Researchers of the Veterinary Faculty of the CEU Cardenal Herrera University (CEU UCH) and the National Institute of Farming and Food Research and Technology (INIA) have designed a new protocol to synchronize heats and ovulation periods to improve the reproduction of ovine cattle, which is based on the use of natural hormones. This new system also decreases the time during which the cattle is exposed to progestogens during the hormonal protocols, and adds a new intravaginal device with natural progesterone named CIDR (Controlled Internal Drug Release), which decreases the risk of infections. Therefore, it is a new reproductive methodology which favors the well-being of the animals and, at the same time, the health of consumers, by minimising the pharmacological residue that is present in the products derived from the ovine cattle, meeting the growing demand to consume products of animal origin that are 'clean, green and ethical'.
The development of this protocol without artificial hormones, has been headed by researchers Paula Martínez Ros, professor of the Department of Animal Production and Health of the Veterinary Faculty of the CEU UCH and head of the Teaching Farm and Veterinary Research of this university; and Antonio González de Bulnes, scientific researcher of the INIA. They have both presented this system to the cattle sector in informative sessions held in Mérida (Extremadura Community) and Manzanares (Ciudad Real), the main regions that produce ovine cattle meat and milk, respectively, in Spain. During the last week of February, they will also be showcasing it to farmers of Aragón.
Without synthetic hormones
As professor Paula Martínez Ros explains, "the growing demand for food free from pharmacological residues has also increased the number of countries that require their livestock breeders, and also importers and exporters, to respect sustainable reproductive practices, without using synthetic hormones. As a result, the use of progestogens to synchronise heat is currently being analysed. In the case of the European Union, the use of synthetic steroid hormones is being reviewed, due to generating residues in animal carcasses. Breeders therefore need alternatives that minimise or completely avoid the use of synthetic hormonal treatments, such as the protocol developed by the CEU UCH and the INIA which uses CIDR devices."
The induction and synchronisation of heat in the case of small ruminants is done with treatments based on exogenous hormones. Progesterone, or equivalent substances, are the most commonly used hormones for the synchronisation of these animals. And it is applied through intravaginal devices during a two-week period, as they must surpass the average lifespan of a potential corpus luteum in the ovary. In opposition to these common practices for ovine reproduction, the new protocol developed by the CEU UCH and INIA prevents the use of synthetic hormonal treatments by using natural progesterone, thus reducing potential risks for human health caused by residues present in products of animal origin. And at the same time, it improves animal well-being, as it cuts the time it must remain inserted by half, while also reducing the risk of infection by being manufactured with inert silicone.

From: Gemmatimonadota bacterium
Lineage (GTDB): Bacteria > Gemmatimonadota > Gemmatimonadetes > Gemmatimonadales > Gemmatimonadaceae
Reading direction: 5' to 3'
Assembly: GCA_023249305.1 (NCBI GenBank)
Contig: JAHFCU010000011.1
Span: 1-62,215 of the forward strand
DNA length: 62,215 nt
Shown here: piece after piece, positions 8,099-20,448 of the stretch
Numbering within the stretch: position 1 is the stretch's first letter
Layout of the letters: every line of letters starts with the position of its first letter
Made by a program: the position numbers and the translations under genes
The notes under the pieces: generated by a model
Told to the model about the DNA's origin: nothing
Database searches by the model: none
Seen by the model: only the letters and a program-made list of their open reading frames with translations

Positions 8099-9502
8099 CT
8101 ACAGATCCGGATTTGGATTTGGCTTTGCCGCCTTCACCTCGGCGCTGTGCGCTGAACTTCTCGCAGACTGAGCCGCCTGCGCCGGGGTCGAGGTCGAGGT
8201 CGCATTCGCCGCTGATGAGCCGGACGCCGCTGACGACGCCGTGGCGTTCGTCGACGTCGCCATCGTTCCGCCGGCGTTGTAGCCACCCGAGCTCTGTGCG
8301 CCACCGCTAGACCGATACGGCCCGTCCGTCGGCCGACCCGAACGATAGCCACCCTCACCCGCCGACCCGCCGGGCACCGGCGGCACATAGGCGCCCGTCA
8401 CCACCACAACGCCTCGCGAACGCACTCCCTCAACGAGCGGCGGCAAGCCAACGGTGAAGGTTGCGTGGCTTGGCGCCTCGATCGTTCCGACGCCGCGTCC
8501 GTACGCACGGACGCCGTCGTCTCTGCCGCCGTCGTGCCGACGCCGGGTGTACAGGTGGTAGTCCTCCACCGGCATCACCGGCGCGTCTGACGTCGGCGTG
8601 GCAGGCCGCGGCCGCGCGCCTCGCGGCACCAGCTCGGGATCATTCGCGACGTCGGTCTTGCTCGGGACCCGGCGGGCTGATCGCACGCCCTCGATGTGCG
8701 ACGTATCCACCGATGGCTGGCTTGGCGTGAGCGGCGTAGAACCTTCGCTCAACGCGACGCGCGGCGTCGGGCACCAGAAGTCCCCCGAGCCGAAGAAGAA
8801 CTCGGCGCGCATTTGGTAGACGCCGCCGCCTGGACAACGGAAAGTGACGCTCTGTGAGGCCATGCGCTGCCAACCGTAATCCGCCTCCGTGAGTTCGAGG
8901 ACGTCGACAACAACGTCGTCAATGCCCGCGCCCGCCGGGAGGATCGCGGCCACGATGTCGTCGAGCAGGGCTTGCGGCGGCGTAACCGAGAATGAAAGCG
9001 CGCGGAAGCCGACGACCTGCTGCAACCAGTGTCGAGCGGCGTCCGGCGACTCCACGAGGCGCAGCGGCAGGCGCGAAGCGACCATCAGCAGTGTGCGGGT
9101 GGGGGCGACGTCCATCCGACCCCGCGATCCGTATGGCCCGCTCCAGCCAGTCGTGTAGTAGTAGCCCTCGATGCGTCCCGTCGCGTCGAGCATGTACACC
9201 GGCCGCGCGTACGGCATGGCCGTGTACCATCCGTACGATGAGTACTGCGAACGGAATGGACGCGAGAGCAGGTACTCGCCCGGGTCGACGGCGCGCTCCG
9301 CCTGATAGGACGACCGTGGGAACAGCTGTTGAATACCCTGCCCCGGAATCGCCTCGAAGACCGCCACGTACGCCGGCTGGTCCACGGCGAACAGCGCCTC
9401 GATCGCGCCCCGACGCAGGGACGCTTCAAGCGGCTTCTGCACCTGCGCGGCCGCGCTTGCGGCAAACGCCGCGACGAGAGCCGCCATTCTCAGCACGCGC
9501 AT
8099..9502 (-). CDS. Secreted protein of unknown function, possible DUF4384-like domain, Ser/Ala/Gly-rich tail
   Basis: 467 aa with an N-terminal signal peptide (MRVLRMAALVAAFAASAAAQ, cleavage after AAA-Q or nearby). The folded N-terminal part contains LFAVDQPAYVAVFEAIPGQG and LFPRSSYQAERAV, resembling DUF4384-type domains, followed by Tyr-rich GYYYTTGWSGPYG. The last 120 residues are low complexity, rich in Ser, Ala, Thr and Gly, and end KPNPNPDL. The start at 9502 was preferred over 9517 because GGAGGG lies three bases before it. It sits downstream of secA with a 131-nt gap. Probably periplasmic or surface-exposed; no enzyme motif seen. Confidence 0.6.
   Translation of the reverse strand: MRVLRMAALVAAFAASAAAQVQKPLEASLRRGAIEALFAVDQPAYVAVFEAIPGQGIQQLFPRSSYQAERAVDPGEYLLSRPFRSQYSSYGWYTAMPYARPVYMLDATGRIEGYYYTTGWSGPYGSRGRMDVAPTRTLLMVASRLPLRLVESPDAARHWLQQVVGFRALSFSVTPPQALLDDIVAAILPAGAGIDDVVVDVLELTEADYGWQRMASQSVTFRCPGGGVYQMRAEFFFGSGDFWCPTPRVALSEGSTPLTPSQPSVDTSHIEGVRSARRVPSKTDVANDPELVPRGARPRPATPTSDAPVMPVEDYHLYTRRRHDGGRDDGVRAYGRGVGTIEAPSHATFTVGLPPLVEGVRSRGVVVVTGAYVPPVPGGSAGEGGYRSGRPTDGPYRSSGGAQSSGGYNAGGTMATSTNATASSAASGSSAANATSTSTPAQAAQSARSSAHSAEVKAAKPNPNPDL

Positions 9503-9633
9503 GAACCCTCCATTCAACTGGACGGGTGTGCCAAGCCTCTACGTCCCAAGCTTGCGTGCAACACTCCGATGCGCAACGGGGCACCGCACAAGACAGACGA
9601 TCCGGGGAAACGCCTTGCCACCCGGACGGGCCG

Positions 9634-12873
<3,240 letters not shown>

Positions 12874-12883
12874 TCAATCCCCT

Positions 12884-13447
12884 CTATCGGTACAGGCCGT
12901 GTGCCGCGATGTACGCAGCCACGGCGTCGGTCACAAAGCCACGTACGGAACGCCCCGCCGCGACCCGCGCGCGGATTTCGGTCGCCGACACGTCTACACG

Healthier and more profitable production
As professor Ros highlights, "this advance is of great importance for the cattle sector, as any improvement in reproductive efficiency is key for the global efficiency of ovine farms. The increase in fertility and prolificacy of the flocks more than just in springtime, makes it possible to supply the market demand for the whole year, overcoming the seasonal limitation of the product offer and increasing its economic value. Those breeders who are able to put products that are "out of season" on the market benefit from higher prices during the winter, thus increasing the profitability of their cattle production."
The design and results obtained with this method have been published in three scientific articles in prestigious international journals, two in Animals and one in Reproduction in Domestic Animals. The design of short protocols had already been published before in the Animal Reproduction Science journal. Together with Paula Martínez Ros, CEU UCH professors Mari Carmen López Mendoza, Marta Lozano, Alejandro Ríos and Empar García Roselló have also taken part in the research. And on behalf of the INIA, together with Antonio González de Bulnes, researcher Susana Astiz.